Such virtual machines cannot be turned on at the Primary Server unless replication is broken or the reverse replication is initiated. This is expected behavior from Hyper-V Replica and can be safely ignored.
Generic Error Message: Hyper-V is not in a state to accept replication on Replica Server for virtual machine <VM Name>
You are trying to enable replication for a virtual machine and get hit with the generic error message as shown in the below screenshot.
Before we discuss the resolution of this error, let's understand what happens when you enable replication for a virtual machine. When you enable replication or hit the "Finish" button in the wizard, the Primary Server creates a pointer for the virtual machine on the Replica Server. This virtual machine is created with the same "GUID" and same name as the Primary Virtual Machine.
Before it creates the Replica Virtual Machine, the Primary Server checks to make sure there are not any other virtual machines configured with the same GUID on the Replica Server. If it finds any virtual machine already configured with the same GUID, the above generic error message will be displayed.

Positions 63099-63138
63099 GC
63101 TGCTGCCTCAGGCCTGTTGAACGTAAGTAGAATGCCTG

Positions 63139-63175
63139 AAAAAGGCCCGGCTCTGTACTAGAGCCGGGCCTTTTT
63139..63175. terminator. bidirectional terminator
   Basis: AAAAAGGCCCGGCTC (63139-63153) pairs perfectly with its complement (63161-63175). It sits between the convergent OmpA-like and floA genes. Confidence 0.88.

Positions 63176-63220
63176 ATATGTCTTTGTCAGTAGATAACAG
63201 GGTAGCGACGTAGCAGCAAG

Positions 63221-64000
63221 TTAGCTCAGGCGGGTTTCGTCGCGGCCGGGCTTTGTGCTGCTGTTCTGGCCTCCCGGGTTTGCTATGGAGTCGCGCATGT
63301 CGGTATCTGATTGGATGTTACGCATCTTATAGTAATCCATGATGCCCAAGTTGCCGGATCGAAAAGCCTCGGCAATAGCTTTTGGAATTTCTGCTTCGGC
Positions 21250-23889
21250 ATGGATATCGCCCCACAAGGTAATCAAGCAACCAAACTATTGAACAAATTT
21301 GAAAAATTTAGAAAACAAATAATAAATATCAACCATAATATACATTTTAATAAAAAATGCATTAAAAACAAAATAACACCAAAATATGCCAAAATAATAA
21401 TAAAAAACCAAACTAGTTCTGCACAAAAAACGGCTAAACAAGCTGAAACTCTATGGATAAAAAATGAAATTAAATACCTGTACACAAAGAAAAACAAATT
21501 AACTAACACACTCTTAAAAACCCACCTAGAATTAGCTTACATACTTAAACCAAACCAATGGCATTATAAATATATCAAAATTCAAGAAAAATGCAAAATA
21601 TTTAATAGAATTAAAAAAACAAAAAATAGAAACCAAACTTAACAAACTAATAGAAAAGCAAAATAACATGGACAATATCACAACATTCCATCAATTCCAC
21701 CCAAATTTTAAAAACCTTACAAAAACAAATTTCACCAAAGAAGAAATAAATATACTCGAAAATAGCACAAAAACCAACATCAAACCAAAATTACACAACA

The above error message does not specifically say that a virtual machine with the same GUID is already present on the Replica Server but instead returns the generic error message, "Hyper-V is not in a state to accept replication on Replica Server for virtual machine <VM Name>." To resolve this, you must delete the virtual machine on the Replica Server and its associated files before you can enable the replication.
Note: A virtual machine with same GUID can exist on Replica Server only if replication was enabled previously for the virtual machine and then was later removed administratively.
In the current version of Hyper-V Replica, the Primary Server does not ignore if a virtual machine is already configured on the Replica Server. While Microsoft might update the Hyper-V Replica engine to include a mechanism that helps in fixing such issues, as of today it does not!
Generic Error Message: Failed to perform the operation. Hyper-V is not in a valid replication state to perform the operation
In the case of any maintenance activity at Primary Server, "Planned Failover" is initiated to bring the virtualized workloads at the Replica Server. Reverse replication action is performed from the Replica Server in which the Primary Server performs the role of Replica Server and vice-versa.
You could get hit with a generic error message if you execute the "Reverse Replication" action from the right-click context menu of the Replica Virtual Machine. When you hit "Finish" in the "Reverse Replication Wizard," you could see this error message: "Failed to perform the operation. Hyper-V is not in a valid replication state to perform the operation," as shown in the below screenshot: